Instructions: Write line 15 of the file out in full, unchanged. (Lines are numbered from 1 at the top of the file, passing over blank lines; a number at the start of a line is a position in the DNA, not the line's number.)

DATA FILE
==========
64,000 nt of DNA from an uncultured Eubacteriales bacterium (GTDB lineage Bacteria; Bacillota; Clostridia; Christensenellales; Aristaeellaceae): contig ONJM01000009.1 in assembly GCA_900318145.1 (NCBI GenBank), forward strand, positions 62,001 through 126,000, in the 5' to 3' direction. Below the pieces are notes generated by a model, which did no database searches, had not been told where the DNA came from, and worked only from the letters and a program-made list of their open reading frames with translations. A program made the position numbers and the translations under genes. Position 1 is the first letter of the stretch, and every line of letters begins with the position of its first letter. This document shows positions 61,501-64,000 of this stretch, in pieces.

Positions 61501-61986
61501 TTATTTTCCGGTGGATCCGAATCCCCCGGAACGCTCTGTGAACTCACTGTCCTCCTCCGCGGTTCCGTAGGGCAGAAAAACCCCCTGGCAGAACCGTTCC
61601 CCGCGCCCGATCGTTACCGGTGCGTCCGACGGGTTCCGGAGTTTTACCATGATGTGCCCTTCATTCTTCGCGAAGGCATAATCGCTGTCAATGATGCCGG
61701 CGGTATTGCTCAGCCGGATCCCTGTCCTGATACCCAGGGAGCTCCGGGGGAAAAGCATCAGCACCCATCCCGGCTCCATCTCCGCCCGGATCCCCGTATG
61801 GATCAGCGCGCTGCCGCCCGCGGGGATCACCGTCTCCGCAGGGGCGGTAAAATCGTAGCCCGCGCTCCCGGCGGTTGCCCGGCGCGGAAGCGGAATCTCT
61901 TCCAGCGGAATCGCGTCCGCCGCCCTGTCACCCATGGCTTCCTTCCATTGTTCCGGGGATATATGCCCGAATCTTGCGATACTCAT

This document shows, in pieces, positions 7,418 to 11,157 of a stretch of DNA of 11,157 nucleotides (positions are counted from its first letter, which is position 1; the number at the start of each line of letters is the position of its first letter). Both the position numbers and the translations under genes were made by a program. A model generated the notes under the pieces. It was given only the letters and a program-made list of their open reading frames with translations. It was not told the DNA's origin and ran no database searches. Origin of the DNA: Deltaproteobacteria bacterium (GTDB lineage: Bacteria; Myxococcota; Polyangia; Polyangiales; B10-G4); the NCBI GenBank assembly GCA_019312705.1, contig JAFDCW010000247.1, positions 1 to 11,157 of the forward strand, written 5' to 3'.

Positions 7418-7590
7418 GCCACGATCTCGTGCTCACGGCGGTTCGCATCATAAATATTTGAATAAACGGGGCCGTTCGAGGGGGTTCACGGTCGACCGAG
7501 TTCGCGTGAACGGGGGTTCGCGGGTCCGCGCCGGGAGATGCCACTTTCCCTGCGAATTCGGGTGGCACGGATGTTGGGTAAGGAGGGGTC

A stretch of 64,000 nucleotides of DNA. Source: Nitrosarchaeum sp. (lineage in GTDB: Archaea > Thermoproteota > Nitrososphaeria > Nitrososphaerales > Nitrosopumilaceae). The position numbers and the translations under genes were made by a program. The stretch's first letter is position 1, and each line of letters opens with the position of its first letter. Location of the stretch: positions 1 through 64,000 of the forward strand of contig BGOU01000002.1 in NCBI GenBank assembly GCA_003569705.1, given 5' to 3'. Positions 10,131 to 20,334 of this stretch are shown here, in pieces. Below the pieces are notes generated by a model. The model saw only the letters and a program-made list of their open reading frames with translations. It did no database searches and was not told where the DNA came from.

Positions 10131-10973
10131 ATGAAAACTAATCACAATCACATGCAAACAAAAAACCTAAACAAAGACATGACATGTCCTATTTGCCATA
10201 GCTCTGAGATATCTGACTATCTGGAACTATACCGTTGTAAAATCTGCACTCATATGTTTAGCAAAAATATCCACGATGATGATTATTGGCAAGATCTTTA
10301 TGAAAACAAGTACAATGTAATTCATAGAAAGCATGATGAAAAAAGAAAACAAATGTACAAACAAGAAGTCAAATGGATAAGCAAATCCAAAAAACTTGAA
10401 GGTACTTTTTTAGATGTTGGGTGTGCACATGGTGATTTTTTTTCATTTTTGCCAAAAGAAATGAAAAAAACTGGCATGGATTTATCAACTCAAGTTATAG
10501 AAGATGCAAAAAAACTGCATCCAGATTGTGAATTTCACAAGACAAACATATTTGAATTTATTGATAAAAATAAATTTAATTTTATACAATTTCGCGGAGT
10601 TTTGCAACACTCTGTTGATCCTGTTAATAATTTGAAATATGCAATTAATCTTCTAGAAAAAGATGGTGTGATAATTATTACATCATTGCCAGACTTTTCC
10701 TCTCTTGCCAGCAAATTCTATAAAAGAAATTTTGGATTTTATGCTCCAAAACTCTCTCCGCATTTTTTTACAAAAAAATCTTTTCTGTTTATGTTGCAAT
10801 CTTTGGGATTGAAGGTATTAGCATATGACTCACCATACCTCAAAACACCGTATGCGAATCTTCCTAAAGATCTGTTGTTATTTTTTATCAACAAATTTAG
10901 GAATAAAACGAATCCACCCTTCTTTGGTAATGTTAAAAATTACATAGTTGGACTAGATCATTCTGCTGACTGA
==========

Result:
10201 GCTCTGAGATATCTGACTATCTGGAACTATACCGTTGTAAAATCTGCACTCATATGTTTAGCAAAAATATCCACGATGATGATTATTGGCAAGATCTTTA